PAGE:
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Programmers: Which tier do you start developing first?

Torn between which tier to start with? I pose this question to most of my interviewees and you'll never guess what a couple programmers have answered.

November 26th, 2006 • Develop •
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If you've been programming for a while, you know the different tiers for building an application from scratch. Everyone I've interviewed in the past were asked this question and it's more of a philosophical question, depending on how long you've been in the programming work force:

Based on the given tiers of development, which are defined as the Presentation (GUI), Business Objects (Business Layer), Data Access Layer and/or Database (Data Layer) itself, which tier would you start developing first if you were creating an application from scratch and why? How about converting a legacy application?

For those a little fuzzy on tiered development:

  • Presentation (GUI) - Classified as a browser or cell phone (HTML), or a fat client (EXE written in either C#, VB, Delphi, or whatever).
  • Business Objects (Business Layer) - How the system should be governed.
  • Data Access Layer - Conduit used to connect the Business Objects and Database to provide data to the business objects.
  • Database - Your Database server (mySQL, SQL Server, Oracle, Access, etc.)

Ok, go away for a minute and think about the question. Then come back to see what others said.

Back? Good.

Let me give you the answer of what a couple of developers answered. The tier they would start working on is the Presentation Layer. Ouch! Not quite the answer I was looking for.

Here's my take on it.

Starting from Scratch

Personally, if you are creating a system from scratch, I would start with either the business objects (Business Layer) or the database (Data Layer).

Here's my reasoning: The business objects should drive your validations and rules of the system, and if configured properly, changes can be made without recompiling your code. I've seen architects put validations and rules in the database so the presentation (Browser or GUI) would have to go all the way back to the database just to find out if a zip code a user entered was valid or not. I'd rather put the primary validation on the GUI with a "are there any letters in the zip code?" using JavaScript and then use the business objects to find out if its a USA or non-USA zip code. If everything passed in the business objects, pass it through to be saved to the persistent storage (Database, XML, Flat-file, etc.)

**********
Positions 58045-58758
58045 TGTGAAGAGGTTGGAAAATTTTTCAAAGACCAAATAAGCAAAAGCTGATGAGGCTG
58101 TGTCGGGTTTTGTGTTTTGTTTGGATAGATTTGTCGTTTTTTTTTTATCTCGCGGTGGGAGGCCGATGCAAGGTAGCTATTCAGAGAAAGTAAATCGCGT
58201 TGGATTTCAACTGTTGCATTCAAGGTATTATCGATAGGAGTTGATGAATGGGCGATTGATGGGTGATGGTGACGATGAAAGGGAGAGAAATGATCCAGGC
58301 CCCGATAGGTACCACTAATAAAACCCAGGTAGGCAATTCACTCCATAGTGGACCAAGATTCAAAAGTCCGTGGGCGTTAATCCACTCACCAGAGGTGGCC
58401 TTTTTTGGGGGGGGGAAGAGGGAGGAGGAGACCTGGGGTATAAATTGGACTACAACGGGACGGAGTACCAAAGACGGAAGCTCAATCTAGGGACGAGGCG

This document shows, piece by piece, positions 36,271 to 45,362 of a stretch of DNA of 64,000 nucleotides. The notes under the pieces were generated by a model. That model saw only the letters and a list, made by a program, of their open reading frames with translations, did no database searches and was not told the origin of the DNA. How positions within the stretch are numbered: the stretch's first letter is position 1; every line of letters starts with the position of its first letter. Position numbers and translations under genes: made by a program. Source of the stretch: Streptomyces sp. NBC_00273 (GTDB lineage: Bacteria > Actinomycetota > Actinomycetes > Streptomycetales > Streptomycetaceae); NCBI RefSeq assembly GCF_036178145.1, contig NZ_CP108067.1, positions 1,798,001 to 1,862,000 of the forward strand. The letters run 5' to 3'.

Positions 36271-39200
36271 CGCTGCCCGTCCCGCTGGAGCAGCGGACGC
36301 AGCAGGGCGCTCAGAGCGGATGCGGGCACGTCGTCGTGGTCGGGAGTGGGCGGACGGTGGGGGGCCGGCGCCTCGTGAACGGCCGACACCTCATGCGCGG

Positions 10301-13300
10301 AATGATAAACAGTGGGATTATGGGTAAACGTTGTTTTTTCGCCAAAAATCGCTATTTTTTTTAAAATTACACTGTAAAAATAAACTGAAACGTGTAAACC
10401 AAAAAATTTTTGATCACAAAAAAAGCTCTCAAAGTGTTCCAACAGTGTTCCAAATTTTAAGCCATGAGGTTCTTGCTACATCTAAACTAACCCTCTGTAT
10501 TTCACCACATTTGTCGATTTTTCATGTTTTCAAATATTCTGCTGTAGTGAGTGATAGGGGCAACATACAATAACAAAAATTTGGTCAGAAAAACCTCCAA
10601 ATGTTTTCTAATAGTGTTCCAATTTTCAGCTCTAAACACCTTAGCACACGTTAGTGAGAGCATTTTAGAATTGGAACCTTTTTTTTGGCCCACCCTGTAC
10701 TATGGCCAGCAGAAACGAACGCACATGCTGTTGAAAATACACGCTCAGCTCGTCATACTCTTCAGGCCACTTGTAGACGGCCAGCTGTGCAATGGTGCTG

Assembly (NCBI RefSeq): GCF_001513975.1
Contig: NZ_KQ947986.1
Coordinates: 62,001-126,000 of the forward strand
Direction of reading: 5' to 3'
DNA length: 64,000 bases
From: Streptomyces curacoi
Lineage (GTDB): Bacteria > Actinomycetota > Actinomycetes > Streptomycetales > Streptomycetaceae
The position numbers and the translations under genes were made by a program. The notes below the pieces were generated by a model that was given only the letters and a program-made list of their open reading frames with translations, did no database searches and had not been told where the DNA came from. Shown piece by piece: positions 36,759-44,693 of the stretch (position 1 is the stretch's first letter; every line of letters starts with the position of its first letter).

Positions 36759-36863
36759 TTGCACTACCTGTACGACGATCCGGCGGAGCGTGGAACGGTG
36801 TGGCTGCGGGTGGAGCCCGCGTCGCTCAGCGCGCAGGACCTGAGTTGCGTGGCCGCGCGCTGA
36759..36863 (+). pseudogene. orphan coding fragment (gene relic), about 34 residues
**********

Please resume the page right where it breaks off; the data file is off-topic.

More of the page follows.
Another reason to start with business objects first is because it will define your requirements of the system. Hence, requirements gathering and object diagramming. If you don't have a solid path of how your objects will interact with other objects, you may have a flaw in your design.

The final reason to focus on the business layer first is actually a combo deal. The business layer coupled with a well thought-out designed database have extremely powerful combinations. If you have these two tiers already defined and running optimally, you can provide any, and I mean any, presentation layer necessary to run your applications on any platform regardless of the client machine, whether it be a browser, cell phone, or fat client.

The other tier that would be a valid answer is the Database. Define your persistent mechanism of how your data will be stored. Is it going to be stored in an object-oriented database or a RMDB? Once defined, start building your tables at the ground level. The database should go through a prototype or draft phase, be analyzed, and then start moving towards a normalization process and should be constantly fine-tuned, even after the system has been implemented.

Legacy apps need a facelift

What if you were upgrading a legacy application? Which tier would you start first?

I'll leave this question open for the community to talk about and I'll follow up on this later this week with some quo

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Jonathan Danylko is a freelance web architect and avid programmer who has been programming for over 20 years. He has developed various systems in numerous industries including e-commerce, biotechnology, real estate, health, insurance, and utility companies.

When asked what he likes to do in his spare time, he replies, "Programming."

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